OUR CHILDREN ARE AT RISK:
EEN Needs to Get it Right, Before it Preaches to Others
By Bishop Harry R. Jackson
Well-meaning prominent Liberal evangelicals are using radio spots to target Republicans on the U.S. House Energy and Commerce Committee. We know and respect several of these leaders. Yet the activists’ panic over speculative or imagined risks to American children dominates their proclamations, even as they condemn legions of Third World children to death from real diseases that the simplest of modern technologies and living standards would prevent.
The Evangelical Environmental Network’s ads claim the Congressmen want to “delay” and “disarm” Environmental Protection Agency regulations that the EEN asserts would safeguard the health and neurological development of unborn children, by reducing mercury emissions from power plants.
In our opinion, this is another misinformation campaign.
As pastors and parents, we stand tall in protecting children. But, as concerned civic leaders actively engaged in energy and environmental discussions, we know the EEN radio spots are partisan and misleading. We cannot leave them unchallenged.
First, we must look at the facts. There is no credible evidence that American children are born with dangerous levels of mercury in their blood, or have impaired mental or neurological abilities, due to mercury. The Centers for Disease Control says mercury in U.S. children is well below even EPA’s “safe” levels.
The Food and Drug Administration, U.S. Agency for Toxic Substances and Disease Registry, and World Health Organization have all established risk levels that are 2-3 times less restrictive than EPA’s. Under those guidelines no American children, in the womb or otherwise, are remotely at risk from mercury from power plants, fish or other sources.
As independent natural scientist, Dr. Willie Soon, has documented (read his report at www.AffordablePowerAlliance.org), US power plant emissions account for barely 0.5% of mercury in America’s air. The rest comes from forest fires, volcanoes, and other sources. Even closing every U.S. power plant will not make us safer than we already are.
Disregarding these facts, EPA’s proposed mercury, cross-state pollution, and “maximum achievable control technology” rules for major power plants and other generating systems will increase electricity prices by up to 24% in just a few years, NERA Economic Consultants and other experts predict. That means factories, schools, offices, shops and hospitals will be forced to raise prices, cut services, and lay people off.
The result will be more families unable to afford proper heating, air conditioning, nutrition, healthcare and prenatal care, or even pay their rent or mortgage. More children will have trouble in school and suffer impaired mental, physical, and emotional well-being.
The EEN religious leaders claim they want to “protect life,” and “believe children are entitled to abundant life.” However, their actions, alliances and political agendas violate those proclaimed beliefs at every turn.
Christian organizations need to balance their concern for the environment with a healthy concern for human life. In our book, Personal Faith, Public Policy (2008), Tony Perkins and I note:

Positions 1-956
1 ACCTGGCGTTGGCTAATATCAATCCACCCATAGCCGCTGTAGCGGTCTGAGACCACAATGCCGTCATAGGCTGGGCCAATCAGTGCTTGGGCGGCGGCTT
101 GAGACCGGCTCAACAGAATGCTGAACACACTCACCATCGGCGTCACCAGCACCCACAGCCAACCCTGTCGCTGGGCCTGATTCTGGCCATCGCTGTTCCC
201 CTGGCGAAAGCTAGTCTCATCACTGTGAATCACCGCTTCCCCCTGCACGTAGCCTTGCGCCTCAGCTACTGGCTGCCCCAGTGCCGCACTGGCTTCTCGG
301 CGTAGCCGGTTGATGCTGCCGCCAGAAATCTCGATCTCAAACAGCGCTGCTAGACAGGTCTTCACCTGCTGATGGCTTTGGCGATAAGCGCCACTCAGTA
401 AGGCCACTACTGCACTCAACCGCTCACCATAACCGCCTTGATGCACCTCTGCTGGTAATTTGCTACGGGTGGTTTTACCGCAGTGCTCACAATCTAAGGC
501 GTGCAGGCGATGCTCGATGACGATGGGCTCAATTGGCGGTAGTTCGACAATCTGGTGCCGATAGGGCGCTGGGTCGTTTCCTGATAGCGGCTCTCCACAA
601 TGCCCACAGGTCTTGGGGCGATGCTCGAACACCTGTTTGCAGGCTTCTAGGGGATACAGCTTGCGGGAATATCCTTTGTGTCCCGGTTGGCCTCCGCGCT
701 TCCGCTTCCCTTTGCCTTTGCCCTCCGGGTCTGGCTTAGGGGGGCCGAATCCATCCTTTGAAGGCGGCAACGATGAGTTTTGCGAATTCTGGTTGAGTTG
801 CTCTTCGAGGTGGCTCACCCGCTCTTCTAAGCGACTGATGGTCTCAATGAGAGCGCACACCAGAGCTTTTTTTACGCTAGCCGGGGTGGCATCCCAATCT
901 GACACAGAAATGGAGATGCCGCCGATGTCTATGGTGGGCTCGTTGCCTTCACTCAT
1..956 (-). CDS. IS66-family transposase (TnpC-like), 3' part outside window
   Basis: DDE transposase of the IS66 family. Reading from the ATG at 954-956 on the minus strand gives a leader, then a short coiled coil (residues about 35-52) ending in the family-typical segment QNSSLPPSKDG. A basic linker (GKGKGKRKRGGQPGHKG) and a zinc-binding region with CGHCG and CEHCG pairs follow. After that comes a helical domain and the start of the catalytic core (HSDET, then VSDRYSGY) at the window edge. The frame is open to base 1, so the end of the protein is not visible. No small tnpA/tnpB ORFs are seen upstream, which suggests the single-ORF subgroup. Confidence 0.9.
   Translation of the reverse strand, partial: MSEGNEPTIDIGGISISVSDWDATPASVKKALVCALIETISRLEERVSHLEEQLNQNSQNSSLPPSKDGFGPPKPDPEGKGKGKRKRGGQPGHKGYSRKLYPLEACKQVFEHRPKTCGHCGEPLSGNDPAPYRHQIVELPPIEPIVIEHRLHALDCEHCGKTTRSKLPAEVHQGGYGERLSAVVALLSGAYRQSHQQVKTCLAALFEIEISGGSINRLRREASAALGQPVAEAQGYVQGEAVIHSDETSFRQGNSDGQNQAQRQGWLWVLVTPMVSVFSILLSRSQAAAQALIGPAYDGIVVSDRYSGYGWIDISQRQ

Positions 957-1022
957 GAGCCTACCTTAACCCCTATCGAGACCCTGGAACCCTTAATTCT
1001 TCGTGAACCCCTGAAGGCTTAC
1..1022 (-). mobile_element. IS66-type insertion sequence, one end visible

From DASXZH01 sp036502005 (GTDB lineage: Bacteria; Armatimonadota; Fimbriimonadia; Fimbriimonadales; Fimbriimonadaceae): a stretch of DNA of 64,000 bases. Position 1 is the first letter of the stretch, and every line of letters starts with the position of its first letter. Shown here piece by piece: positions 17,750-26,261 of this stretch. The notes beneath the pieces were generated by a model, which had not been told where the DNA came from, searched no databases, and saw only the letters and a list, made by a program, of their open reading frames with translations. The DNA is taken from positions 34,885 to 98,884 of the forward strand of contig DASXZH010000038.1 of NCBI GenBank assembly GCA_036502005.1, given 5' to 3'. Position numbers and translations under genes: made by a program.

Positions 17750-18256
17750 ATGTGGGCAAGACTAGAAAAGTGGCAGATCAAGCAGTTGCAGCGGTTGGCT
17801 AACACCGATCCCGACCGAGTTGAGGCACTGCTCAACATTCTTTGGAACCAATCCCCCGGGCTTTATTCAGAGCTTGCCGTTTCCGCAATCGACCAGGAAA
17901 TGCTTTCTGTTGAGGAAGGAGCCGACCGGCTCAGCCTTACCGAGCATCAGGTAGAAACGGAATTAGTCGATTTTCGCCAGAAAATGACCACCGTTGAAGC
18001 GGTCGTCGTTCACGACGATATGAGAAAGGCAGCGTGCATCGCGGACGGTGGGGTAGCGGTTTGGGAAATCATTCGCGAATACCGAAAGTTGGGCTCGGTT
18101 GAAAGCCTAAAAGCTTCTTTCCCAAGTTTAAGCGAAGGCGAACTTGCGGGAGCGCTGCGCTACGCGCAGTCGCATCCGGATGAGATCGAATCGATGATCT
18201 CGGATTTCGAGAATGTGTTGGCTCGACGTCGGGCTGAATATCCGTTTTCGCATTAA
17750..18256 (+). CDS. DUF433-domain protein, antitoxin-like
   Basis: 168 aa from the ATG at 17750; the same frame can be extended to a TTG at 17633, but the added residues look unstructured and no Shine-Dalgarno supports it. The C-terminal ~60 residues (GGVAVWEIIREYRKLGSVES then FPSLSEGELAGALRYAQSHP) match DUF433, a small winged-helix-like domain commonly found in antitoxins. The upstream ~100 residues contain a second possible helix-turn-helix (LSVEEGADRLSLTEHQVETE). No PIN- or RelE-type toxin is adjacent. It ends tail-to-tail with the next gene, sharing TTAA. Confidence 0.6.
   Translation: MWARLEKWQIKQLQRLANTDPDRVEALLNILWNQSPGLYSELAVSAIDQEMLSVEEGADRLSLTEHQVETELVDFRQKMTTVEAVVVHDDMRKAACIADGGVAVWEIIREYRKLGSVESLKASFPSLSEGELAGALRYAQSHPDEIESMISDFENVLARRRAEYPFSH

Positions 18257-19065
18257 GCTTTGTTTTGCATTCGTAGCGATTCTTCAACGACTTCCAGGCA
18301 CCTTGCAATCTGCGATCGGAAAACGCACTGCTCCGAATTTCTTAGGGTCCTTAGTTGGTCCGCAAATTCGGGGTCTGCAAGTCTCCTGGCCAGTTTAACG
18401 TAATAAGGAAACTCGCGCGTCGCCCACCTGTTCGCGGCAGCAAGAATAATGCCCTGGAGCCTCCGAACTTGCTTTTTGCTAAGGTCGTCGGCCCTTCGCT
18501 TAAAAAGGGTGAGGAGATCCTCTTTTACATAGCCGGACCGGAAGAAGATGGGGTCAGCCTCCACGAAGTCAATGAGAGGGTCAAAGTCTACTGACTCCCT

A million abortions are performed in the United States every year, according to the “pro-abortion rights” Guttmacher Institute. Hispanic women are 2.7 times more likely than non-Hispanic white women to have an abortion, while Black women are four times more likely.
Can EEN cite even one instance where it expressed outrage or even concern about these deaths? Can it cite one instance when it criticized abortionists, or supported calls to reduce federal funding from abortion clinics that end so many minority lives?
In poor, tropical regions, hundreds of thousands of children die in agony every year from preventable insect-borne diseases. But radical environmentalists campaign against the use of insecticides and the powerful insect repellant DDT – ensuring that the carnage continues.
Environmentalists also oppose hydroelectric, coal, nuclear, and natural gas for generating abundant, reliable, affordable electricity. Yet hundreds of thousands of children die every year from lung diseases, caused by breathing toxic pollutants from heating and cooking fires, and from intestinal diseases resulting from spoiled food and unsafe water – because their communities lack electricity.
Can the EEN cite one instance when its belief that “children are entitled to abundant life” caused it to condemn these radical Green policies -- or resulted in a call for access to insecticides and plentiful, dependable, affordable electricity?
Our children are at risk, but not from mercury. They are at risk from policies defended and promoted by the EEN and other partisan political activists.
The EEN should proclaim a universal right of access to modern, life-enhancing, life-saving technologies. It needs to recognize that regulations too often impose unacceptable costs on the poorest and most powerless among us. It needs to terminate its alliances with groups whose policies result in imposed poverty and racial genocide.
Until then, EEN’s warnings, advice, and radio spots should be taken with a shovel of salt.
Science, Ethics, & Human Health:
Human Health & Public Policy
Bishop Harry Jackson, Jr. of Beltsville, Maryland, is Chairman of the High Impact Leadership Coalition and Co-Chair of
the Affordable Power Alliance.
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